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  • 7) long ago declared that Esther was so called " because she was like the planet Venus."

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  • Esther is a modification of Ishtar, the name of the Babylonian goddess of fertility and of the planet Venus, whose myth must have been partially known to the Israelites even in pre-exilic times,' and after the fall of the state must have acquired a still stronger hold on Jewish exiles.

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  • His discussion of the effects of parallax in the transit of a planet over the sun's disc excited great interest, having appeared (in 1764) between the dates of the two transits of Venus that took place in the 18th century.

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  • He was invited by the Royal Society of London to undertake an expedition to California to observe the transit of Venus in 1769; but this was prevented by the recent decree of the Spanish government for the expulsion of the Jesuits from its dominions.

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  • He further brought into prominence the effects of refraction in altering the apparent places of the heavenly bodies, and substituted Venus for the moon as a connecting-link between observations of the sun and stars.

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  • The Babylonian computers were not only aware that Venus returns in almost exactly eight years to a given starting-point in the sky, but they had established similar periodic relations in 4 6, 59, 79 and 83 years severally for Mercury, Saturn, Mars and Jupiter.

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  • while circulating round the earth, was the centre of revolution to Venus and Mercury.

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  • Euler devised in 1753 a new method, that of the " variation of parameters," for their investigation, and applied it to unravel some of the earth's irregularities in a memoir crowned by the French Academy in 1756; while in 1757, Clairault estimated the masses of the moon and Venus by their respective disturbing effects upon terrestrial movements.

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  • Sir George Airy detected in 1831 an inequality, periodic in 240 years, between Venus and the earth.

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  • The next was that of Venus on the 24th of November (0.S.) 1639, of which Jeremiah Horrocks and William Crabtree were the sole spectators.

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  • The way was thus prepared for availing to the full of the opportunities for a celestial survey offered by the transits of Venus in 1761 and 1769.

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  • Venus's flytrap is found along the coast.

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  • The Mexican " departmental " gods answer to those of other polytheisms; there is an Aztec Ceres, an Aztec Lucina, an Aztec Vulcan, an Aztec Flora, an Aztec Venus.

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  • Before the close of 1610 the memorable cycle of discoveries begun in the previous year was completed by the observation of the ansated or, as it appeared to Galileo, triple form of Saturn (the ring-formation was first recognized by Christiaan Huygens in 1655), of the phases of Venus, and of the spots upon the sun.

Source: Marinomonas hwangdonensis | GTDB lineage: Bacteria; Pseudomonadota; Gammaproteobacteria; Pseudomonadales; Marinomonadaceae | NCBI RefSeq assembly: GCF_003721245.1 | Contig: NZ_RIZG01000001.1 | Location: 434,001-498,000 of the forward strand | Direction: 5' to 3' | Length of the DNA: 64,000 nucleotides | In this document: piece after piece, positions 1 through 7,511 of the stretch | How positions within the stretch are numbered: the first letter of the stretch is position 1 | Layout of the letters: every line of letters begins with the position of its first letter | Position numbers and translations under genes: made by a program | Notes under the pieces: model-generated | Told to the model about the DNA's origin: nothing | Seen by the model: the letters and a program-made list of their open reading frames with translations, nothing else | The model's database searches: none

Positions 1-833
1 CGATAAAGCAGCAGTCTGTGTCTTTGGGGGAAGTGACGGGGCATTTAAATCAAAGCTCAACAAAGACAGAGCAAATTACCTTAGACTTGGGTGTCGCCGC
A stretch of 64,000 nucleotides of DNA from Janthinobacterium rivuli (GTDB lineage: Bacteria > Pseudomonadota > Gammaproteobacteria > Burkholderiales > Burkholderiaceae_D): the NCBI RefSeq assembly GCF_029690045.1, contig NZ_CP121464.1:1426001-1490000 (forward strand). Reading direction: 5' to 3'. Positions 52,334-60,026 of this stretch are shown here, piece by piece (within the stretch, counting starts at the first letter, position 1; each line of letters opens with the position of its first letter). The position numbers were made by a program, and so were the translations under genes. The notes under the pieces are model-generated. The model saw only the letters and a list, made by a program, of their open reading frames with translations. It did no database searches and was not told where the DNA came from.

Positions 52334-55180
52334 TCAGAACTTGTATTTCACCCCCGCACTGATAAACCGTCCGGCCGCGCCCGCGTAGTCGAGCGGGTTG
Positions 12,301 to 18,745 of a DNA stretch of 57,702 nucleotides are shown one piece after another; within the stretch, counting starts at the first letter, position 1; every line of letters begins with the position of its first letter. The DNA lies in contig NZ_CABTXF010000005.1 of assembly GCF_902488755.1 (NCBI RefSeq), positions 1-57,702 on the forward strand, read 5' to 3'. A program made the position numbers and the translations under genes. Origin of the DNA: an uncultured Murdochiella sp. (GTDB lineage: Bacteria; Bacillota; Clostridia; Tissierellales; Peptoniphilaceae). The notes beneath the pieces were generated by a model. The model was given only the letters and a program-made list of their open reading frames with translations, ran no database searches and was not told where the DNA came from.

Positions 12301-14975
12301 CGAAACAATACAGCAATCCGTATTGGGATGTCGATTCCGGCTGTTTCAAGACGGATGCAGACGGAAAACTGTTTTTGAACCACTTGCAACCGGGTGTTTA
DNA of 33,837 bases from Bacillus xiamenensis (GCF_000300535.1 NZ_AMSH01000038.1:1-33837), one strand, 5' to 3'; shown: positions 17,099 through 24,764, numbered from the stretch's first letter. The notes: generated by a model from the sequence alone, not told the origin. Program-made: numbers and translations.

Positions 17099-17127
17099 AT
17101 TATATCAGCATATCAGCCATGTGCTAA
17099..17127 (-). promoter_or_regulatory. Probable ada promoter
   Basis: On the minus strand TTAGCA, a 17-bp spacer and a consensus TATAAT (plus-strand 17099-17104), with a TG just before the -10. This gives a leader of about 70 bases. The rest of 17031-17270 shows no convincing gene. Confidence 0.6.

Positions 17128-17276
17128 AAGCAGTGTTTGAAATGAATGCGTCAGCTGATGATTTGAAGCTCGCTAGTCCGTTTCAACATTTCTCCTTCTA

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  • Of the planets five were recognized - Jupiter, Venus, Saturn, Mercury and Mars - to name them in the order in which they appear in the older cuneiform literature; in later texts Mercury and Saturn change places.

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  • These five planets were identified with the great gods of the pantheon as follows: - Jupiter with Marduk, Venus with the goddess Ishtar, Saturn with Ninib, Mercury with Nebo, and Mars with Nergal.

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  • In the system that passes under the name of Ptolemy, Saturn is associated with grey, Jupiter with white, Mars with red, Venus with yellow, while Mercury, occupying a peculiar place in Greek as it did in Babylonian astrology (where it was at one time designated as the planet par excellence), was supposed to vary its colour according to changing circumstances.

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  • The sun was associated with gold, the moon with silver, Jupiter with electrum, Saturn with lead, Venus with copper, and so on, while the continued influence of astrological motives is to be seen in the association of quicksilver, upon its discovery at a comparatively late period, with Mercury, because of its changeable character as a solid and a liquid.

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  • Saturn, taking in Greek astrology the place at the head of the planets which among the Babylonians was accorded to JupiterMarduk, was given a place in the brain, which in later times was looked upon as the centre of soul-life; Venus, as the planet of the passion of love, was supposed to reign supreme over the genital organs, the belly and the lower limbs; Mars, as the violent planet, is associated with the bile, as well as with the blood and kidneys.

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  • Wednesday was assigned to the planet Mercury, the equivalent of the Germanic god Woden; Thursday to Jupiter, the equivalent of Thor; and Friday to Friga, the goddess of love, who is represented by Venus among the Romans and among the Babylonians by Ishtar.

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  • "There are on the earth," continues this rational interpreter of the astrologers and chiromancers, "men of cold temperament who would thrive in Saturn, which is the farthest planet from the sun, and there are other spirits warm and ardent enough to live in Venus."

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  • "Yes," he says, "I can read his face; by his hair and his forehead it is easy to guess that the sun at his birth was in the sign of Libra and near Venus.